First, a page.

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Losing Wisdom In Information

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An educated hacker's lament.

Internet. The World Wide Web. Cyberspace. Computer literacy for the 21st century. Say this string of words aloud. Repeat. Repeat again. Listen to the euphonic quality of the consonance, assonance, and off-rhyme. Memorize. Make it your private mantra, or cherish it as you would your daily beads. Carry it into your classroom, into your meetings, into the polling booth, into your life. Then you are on your way along with untold others toward the altar of the great god, Technology.

Don't fret over the sin of idolatry. You will find Christians, Jews, Moslems, Hindus, Buddhists, and many others worshipping Technology in front of their private shrines, sending prayers off into the ether through their modems. You will be in good company. President Clinton is there; so are most business leaders and those in the forefront of education reform.

Technology asks only one thing of you: to believe. Believe that it will make the complex simple, the crooked road straight, miraculously transform information into wisdom, and easy access into goodness. Believe that the past is marginally relevant, the present fleeting, and the future alone worthy of reverence.

Know that many indeed do believe. The national survey conducted earlier this year by Public Agenda found that 70 percent of the public school teachers surveyed believe that computer skills constitute an essential component of the curriculum. Less than 25 percent believe that such classic works of literature as those by Shakespeare, Hemingway, or Steinbeck are essential. What possible value could Hamlet's "To be, or not to be, that is the question" have when compared with the latest CD-ROM that takes the viewer on a virtual trip into the workings of the human body or into the great cities of Europe?

The words of the scholar who has spent a lifetime exploring one subject area exist side by side with those of the know-nothing who has an ideological ax to grind.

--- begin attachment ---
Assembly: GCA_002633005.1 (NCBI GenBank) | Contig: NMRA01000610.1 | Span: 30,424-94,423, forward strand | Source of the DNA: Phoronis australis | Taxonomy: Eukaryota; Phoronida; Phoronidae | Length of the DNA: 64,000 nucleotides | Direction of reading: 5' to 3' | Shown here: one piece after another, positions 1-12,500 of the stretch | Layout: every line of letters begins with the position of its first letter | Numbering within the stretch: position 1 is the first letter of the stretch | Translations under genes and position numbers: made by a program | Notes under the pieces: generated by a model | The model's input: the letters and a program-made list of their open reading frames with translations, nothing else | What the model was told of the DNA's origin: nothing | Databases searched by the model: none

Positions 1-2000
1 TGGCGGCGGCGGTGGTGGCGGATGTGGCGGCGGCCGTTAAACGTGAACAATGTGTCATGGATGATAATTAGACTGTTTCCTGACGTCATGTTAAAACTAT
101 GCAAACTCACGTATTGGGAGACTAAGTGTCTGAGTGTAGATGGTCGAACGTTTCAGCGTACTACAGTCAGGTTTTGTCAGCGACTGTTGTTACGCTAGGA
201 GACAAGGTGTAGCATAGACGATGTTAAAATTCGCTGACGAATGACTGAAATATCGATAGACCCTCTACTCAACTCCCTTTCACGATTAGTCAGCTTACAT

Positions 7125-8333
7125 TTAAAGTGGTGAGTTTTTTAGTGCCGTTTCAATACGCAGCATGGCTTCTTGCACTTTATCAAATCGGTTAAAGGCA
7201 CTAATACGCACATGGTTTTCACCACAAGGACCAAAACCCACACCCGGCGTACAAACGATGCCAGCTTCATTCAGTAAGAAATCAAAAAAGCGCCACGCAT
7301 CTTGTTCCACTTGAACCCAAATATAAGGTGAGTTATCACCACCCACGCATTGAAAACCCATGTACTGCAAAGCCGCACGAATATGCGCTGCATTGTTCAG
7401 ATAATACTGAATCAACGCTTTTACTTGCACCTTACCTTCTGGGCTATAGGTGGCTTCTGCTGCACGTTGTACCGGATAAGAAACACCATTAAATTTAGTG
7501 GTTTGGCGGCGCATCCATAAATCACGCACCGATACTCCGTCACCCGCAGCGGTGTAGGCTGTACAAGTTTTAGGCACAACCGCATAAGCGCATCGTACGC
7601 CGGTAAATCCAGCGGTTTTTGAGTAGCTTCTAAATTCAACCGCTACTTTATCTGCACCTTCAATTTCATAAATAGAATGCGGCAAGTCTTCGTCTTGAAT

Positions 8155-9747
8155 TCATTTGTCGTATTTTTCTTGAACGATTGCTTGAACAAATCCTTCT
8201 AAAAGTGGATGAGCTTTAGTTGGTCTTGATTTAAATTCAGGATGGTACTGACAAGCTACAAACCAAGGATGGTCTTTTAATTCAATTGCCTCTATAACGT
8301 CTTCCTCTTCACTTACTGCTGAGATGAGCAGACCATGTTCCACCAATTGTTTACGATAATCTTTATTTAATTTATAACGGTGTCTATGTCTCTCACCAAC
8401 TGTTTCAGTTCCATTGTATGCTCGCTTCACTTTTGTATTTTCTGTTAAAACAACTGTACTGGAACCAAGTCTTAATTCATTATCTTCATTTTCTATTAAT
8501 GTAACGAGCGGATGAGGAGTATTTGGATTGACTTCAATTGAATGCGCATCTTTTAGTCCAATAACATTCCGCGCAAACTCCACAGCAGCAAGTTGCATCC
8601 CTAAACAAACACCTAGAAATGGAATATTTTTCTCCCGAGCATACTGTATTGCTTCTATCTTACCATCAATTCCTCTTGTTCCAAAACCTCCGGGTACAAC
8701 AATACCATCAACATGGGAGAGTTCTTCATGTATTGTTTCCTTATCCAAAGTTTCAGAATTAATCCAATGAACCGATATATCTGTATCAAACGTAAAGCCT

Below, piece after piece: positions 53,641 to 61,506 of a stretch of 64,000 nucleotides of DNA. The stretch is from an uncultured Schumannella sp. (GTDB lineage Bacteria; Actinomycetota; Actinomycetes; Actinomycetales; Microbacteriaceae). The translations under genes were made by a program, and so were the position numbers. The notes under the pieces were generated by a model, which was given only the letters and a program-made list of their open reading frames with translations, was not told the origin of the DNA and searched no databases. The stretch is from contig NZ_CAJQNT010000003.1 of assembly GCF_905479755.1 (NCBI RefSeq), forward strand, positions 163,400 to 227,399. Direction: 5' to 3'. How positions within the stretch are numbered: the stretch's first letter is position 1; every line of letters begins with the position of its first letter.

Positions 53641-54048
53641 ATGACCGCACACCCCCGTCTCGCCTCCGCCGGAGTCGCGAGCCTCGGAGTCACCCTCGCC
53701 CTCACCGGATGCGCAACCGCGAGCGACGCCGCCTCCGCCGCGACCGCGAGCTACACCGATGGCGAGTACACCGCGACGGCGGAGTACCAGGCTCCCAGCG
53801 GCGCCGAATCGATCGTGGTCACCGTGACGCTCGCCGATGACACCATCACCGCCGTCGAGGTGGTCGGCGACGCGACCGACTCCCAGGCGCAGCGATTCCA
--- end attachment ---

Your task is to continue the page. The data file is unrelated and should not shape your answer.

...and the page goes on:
Know also that Technology is not a jealous god. It is democratic, and promotes equality among all regardless of gender, race, sexual orientation, experience, effort, or intelligence. The words of the scholar who has spent a lifetime exploring one subject area exist side by side with those of the neophyte who perhaps has read a single article or the know-nothing who has an ideological ax to grind. The poet Robert Bly observes in his insightful cultural critique, The Sibling Society, that "the Internet is a perfect creation of the sibling society, particularly in its belief that no codes of literary behavior and no standards are called for, and information can come along fruitfully without any filtering." Equality. Nobel laureates next to 2nd graders. Take your pick.

Ignore the naysayers and neo-Luddites who contend that the great god Technology is an amoral god, one who is unconcerned with appropriateness and values. These dissidents always have been around. Take Matthew Arnold, for example, the Victorian poet and social critic who warned in his Culture and Anarchy that "faith in machinery is ... our besetting danger; often in machinery most absurdly disproportioned to the end which this machinery, if it is to do any good at all, is to serve." Arnold wrote this over 120 years ago, and we know how wrong he was, how the technology of his day led to sweetness and light. Think of what the technology of our day will bring.

Laugh gently, but with understanding, at Matthew Arnold and contemporary like-thinkers who naively contend that we should be about the promotion of culture, and culture for Arnold was the "study of perfection." Postmodernists and those in the corporate world (strange bedfellows) have shown us the obsolescence of such funny notions, especially those that insist that culture, as Arnold maintained, is an "endeavour to come at reason and the will of God by means of reading, observing, and thinking." Reason? Reading? The will of God? Culture as a single, unifying idea?

Let's follow our leaders. President Clinton says to make all classrooms on-ramps to Technology's network of information superhighways. Bob Dole, Mr. Clinton's recent challenger in the presidential election, never reads for pleasure, if we can believe his authorized biographer; he reads to get things done in the real world of politics. Shouldn't we be preparing students for the 21st century, for the real world, and not for heading into the future with a glance through our rearview mirrors? Lobby for more money for computers.

I know whereof I speak. I'm writing this on my Macintosh LC III, checking my spelling as I go. When I finish, I'll log on to the World Wide Web and surf for something interesting. I'm gradually weaning myself from those old-fashioned books that somehow I can't keep from buying. Like The Spirit Level, the latest volume of of poetry from Nobel laureate Seamus Heaney, which lies open on my filing cabinet. Like those poems of his that probe the ways the present and the future are inextricably woven into the past. Like his exploration (as he puts it so precisely) "Of being here for good in every sense."


Francis E. Kazemek is an associate professor of education at St. Cloud State University in St. Cloud, Minn.

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